Symptoms, diagnosis and treatment of red meat allergies


diagnosis and treatment of red meat allergy symptoms

If you’re allergic to red meat, don’t let your sacrifice feast poison itself. Pay attention to the symptoms of red meat allergy during Eid al-Adha. Allergy symptoms can occur immediately after eating meat or as late as three to six hours. Founder of Istanbul Allergy and President of the Allergy and Asthma Association, Prof. Ahmet Akçay gave detailed information on red meat allergy.

What is a meat allergy?

Meat allergy is defined as the onset of fatal reactions such as a drop in blood pressure and fainting, as well as symptoms such as itching, hives, swelling of the lips, vomiting, abdominal pain and diarrhea, allergens in the body after eating meat.

What is the frequency?

Although the exact frequency of meat allergies is not known, it has been reported in 3 to 15 percent of children and 3 percent of adults with food allergies. The low prevalence of meat allergy may be in part attributable to the fact that most meats are eaten cooked and cooking often decreases the immunogenicity of allergens. The prevalence of beef allergy is the most frequently reported meat allergy. However, an allergy to beef can reach 20 percent in children allergic to cow’s milk.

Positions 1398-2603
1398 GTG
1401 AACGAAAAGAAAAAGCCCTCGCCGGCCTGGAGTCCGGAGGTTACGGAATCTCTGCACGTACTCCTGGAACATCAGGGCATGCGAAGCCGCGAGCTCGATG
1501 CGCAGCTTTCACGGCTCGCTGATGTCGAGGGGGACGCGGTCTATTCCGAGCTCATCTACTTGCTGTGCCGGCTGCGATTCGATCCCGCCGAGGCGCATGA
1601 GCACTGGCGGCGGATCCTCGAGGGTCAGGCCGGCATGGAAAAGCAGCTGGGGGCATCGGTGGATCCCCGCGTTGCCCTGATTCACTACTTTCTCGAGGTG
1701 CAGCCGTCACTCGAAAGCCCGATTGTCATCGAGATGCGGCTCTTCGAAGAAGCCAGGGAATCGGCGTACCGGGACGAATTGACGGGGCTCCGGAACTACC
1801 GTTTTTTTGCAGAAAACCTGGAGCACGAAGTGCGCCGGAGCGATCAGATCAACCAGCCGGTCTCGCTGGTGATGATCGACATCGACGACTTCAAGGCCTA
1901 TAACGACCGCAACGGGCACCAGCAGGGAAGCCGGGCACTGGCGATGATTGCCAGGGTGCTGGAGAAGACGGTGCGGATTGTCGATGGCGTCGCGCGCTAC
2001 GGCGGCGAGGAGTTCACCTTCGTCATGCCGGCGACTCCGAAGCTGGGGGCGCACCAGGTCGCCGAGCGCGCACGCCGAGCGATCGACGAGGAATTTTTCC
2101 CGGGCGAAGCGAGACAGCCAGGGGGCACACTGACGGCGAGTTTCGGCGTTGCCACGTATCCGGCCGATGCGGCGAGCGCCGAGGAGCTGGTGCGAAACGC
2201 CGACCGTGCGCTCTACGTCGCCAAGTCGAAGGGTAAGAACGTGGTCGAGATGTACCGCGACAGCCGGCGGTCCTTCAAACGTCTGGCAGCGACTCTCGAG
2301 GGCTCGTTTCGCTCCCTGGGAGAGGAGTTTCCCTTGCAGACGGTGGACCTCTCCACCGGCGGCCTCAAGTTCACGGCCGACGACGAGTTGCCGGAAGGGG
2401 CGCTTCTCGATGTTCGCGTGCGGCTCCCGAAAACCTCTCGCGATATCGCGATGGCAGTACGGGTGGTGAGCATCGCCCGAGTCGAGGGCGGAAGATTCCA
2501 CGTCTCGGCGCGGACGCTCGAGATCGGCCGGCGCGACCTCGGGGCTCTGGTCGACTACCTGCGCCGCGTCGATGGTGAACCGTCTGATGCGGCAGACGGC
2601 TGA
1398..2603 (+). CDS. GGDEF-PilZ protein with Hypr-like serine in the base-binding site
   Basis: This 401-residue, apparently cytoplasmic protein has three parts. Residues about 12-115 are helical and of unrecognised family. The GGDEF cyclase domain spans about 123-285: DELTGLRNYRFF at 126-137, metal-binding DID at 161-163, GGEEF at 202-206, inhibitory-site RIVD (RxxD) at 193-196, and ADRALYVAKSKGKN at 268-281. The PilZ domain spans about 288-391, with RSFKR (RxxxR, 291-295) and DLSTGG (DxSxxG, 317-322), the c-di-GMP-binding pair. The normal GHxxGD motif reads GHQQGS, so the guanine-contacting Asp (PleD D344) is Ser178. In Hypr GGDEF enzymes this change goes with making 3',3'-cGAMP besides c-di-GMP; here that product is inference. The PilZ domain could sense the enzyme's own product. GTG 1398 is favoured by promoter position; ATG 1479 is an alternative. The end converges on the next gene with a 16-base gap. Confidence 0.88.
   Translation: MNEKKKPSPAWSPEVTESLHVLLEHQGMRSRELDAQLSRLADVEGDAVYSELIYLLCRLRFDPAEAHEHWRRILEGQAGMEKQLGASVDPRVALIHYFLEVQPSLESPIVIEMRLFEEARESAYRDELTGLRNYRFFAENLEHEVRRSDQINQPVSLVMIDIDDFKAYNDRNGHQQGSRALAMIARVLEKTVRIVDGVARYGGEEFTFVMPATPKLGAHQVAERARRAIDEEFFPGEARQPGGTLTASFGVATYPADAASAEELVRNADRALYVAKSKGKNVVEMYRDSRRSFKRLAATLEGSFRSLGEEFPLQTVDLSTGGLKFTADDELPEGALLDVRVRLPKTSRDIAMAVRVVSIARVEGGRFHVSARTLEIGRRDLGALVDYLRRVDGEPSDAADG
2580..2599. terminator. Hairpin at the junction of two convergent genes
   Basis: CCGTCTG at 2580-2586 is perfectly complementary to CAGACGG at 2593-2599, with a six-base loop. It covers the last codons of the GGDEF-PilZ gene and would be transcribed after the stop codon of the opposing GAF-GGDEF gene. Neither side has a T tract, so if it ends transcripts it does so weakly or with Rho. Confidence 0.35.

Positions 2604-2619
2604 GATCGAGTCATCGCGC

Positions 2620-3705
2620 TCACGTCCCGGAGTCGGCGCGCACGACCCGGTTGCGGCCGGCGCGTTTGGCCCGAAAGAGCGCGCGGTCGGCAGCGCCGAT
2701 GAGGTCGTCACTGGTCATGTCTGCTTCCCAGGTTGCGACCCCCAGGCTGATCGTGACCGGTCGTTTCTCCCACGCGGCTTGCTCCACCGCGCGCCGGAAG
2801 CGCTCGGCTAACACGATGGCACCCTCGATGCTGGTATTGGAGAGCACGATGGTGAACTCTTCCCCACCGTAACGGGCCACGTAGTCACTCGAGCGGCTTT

Risk factors

The risk factors for developing a meat allergy are not fully defined and may differ depending on which allergen the patient is sensitive to:

● A growing body of evidence suggests that multiple tick bites may be a risk factor for allergy to red meat.

● A relationship has been noted between blood groups A and O and sensitivity to galactose-alpha-1,3-galactose (alpha-gal).

● Children with atopic dermatitis or allergy to cow’s milk may be at increased risk.

● Patients who are allergic to gelatin may also be sensitive to meats or be clinically reactive.

Allergens That Cause Meat Allergies

Protein and carbohydrate allergens have been identified as responsible for IgE-mediated allergic reactions to meat. Serum albumins and immunoglobulins appear to be the major allergenic proteins in beef and other mammalian meats. Since these allergens are also found in milk, a red meat allergy is often seen in children with allergies to milk.